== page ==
Author Affiliations: Department of Medical Ethics and Health Policy, Perelman School of Medicine, University of Pennsylvania, Philadelphia (Dr Emanuel); and Institute for Clinical and Economic Review, Massachusetts General Hospital Institute for Technology Assessment, Boston (Dr Pearson).
Many physicians are distressed as they look toward the future. A recent survey of physicians reported that 65% thought the quality of health care will deteriorate in the future.1 Part of this malaise is driven by concerns that reforms contained in the Affordable Care Act (ACA) will further erode physicians' autonomy.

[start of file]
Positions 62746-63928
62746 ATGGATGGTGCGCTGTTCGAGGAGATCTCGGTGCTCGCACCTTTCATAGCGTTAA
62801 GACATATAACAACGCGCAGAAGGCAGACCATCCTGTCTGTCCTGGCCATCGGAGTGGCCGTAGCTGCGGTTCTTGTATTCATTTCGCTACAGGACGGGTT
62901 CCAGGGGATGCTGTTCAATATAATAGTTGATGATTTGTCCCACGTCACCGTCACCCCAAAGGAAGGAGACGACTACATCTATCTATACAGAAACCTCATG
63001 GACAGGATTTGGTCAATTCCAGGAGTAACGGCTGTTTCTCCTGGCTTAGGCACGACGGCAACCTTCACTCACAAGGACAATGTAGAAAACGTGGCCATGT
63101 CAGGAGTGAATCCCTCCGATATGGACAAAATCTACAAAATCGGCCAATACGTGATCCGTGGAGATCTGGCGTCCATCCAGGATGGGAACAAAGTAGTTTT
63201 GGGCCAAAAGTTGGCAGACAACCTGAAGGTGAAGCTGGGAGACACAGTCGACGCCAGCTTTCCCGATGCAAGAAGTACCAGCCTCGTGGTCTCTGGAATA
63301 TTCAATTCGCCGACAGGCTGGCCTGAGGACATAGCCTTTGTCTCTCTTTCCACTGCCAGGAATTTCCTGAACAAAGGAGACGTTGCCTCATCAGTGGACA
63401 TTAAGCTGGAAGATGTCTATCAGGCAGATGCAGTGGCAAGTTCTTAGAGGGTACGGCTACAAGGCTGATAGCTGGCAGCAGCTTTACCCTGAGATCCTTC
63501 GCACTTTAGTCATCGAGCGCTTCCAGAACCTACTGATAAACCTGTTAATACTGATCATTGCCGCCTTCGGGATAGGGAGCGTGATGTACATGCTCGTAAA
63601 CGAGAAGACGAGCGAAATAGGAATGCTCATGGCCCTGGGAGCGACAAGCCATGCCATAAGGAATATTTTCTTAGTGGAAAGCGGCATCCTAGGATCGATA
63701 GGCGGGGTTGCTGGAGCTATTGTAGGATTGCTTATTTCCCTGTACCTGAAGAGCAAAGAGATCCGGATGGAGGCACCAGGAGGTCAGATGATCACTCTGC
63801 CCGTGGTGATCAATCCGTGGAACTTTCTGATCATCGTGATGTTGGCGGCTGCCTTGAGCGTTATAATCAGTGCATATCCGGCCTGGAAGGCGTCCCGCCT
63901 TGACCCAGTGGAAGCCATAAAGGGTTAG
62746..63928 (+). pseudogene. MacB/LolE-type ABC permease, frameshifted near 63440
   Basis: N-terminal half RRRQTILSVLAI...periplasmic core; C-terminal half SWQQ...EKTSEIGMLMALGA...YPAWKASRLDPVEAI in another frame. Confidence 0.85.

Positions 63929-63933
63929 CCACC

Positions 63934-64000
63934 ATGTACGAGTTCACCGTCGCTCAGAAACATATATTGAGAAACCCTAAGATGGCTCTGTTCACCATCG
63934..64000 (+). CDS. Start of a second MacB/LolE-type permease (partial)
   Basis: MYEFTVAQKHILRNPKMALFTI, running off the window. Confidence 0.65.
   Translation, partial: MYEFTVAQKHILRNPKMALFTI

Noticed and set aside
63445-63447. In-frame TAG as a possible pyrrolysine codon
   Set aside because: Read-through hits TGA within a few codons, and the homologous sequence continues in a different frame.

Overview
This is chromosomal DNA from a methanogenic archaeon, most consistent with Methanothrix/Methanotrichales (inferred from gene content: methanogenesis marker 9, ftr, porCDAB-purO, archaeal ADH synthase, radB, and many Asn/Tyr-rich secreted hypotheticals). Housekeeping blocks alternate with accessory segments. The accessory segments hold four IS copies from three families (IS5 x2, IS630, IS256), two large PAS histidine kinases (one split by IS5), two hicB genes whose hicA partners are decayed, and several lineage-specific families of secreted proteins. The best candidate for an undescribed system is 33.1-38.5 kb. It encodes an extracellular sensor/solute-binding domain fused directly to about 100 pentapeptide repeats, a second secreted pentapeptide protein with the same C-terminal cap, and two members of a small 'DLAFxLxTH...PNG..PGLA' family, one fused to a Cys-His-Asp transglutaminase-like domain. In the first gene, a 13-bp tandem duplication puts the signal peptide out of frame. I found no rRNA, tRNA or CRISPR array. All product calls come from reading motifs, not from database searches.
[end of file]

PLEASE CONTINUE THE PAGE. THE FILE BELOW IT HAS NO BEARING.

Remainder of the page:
On the contrary, the ACA has provisions that will mitigate the long-standing concern that payers determine what physicians can and cannot do and will instead enhance the role and authority of the medical profession. However, this possibility can only occur if physicians leverage the opportunities to shape and ensure effective implementation of new payment models proposed in the ACA.
Ezekiel J. Emanuel, Steven D. Pearson. Physician Autonomy and Health Care Reform. JAMA. 2012;307(4):367–368. doi:10.1001/jama.2012.19